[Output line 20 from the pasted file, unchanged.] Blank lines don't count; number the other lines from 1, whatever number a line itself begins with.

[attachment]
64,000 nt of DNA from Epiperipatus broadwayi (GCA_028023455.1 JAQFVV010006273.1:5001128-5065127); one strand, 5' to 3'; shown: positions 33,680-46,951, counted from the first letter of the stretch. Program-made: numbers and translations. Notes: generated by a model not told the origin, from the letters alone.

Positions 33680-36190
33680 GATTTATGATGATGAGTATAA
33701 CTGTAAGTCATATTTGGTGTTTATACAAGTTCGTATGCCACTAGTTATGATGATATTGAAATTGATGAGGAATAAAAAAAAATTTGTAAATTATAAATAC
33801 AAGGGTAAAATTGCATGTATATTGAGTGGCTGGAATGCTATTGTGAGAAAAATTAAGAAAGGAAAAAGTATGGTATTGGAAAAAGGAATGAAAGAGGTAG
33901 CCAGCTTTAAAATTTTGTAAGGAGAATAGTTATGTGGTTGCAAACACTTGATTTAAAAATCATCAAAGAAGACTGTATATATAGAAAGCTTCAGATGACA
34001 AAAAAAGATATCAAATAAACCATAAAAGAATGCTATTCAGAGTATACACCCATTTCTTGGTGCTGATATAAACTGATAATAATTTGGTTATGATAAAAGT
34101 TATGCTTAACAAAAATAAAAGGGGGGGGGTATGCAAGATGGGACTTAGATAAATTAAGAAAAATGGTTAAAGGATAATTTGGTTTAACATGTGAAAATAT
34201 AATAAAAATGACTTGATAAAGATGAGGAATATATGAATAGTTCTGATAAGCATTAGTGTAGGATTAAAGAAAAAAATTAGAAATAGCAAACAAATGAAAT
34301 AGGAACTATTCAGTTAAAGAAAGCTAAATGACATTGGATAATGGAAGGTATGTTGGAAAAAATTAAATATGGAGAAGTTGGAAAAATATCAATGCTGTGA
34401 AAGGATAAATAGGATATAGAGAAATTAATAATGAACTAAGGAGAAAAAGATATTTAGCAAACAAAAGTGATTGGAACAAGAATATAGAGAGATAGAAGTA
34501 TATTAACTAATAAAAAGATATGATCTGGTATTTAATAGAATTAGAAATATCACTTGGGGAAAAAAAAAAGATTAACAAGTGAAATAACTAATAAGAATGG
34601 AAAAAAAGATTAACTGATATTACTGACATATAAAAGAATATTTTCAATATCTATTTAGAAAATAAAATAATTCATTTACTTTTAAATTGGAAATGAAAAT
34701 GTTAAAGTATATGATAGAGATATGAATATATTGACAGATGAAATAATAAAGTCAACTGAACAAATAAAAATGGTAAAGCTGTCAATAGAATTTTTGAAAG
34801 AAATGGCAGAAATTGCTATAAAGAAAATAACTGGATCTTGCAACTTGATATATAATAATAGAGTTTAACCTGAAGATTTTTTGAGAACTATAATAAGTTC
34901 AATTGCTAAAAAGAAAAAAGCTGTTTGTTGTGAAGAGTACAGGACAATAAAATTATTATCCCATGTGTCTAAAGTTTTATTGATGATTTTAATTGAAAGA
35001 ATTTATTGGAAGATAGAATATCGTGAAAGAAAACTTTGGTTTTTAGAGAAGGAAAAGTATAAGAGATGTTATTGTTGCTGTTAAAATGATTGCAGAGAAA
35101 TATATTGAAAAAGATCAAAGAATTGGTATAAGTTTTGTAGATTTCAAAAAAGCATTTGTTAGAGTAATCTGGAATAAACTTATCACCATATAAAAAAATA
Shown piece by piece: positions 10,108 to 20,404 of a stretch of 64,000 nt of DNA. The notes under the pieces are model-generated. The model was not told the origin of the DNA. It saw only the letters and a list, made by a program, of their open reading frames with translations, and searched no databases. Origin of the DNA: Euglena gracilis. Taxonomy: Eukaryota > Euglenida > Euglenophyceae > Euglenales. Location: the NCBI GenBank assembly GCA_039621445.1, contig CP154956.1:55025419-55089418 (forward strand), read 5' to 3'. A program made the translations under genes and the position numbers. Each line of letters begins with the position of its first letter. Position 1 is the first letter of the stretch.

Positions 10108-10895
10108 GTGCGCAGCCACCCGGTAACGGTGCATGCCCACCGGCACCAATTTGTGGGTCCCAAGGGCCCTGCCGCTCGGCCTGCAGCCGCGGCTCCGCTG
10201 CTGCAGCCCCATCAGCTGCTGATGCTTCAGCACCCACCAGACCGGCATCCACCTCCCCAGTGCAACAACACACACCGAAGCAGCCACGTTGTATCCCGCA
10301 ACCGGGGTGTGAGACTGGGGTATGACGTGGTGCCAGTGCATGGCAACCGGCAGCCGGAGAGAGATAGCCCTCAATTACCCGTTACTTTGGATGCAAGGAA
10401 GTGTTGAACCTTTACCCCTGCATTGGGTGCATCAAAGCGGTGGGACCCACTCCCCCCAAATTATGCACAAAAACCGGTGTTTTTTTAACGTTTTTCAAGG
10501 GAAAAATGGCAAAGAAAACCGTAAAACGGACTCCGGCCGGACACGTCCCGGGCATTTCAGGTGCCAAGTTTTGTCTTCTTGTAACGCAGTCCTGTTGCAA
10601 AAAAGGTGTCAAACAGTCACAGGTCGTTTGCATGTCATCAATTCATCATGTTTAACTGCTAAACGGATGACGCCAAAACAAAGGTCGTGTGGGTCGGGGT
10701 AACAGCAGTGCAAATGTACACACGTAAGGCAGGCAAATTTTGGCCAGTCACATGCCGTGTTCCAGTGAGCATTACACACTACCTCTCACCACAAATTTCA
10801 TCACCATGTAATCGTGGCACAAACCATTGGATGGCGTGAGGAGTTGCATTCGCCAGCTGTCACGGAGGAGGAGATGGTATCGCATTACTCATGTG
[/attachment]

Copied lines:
Positions 10108-10895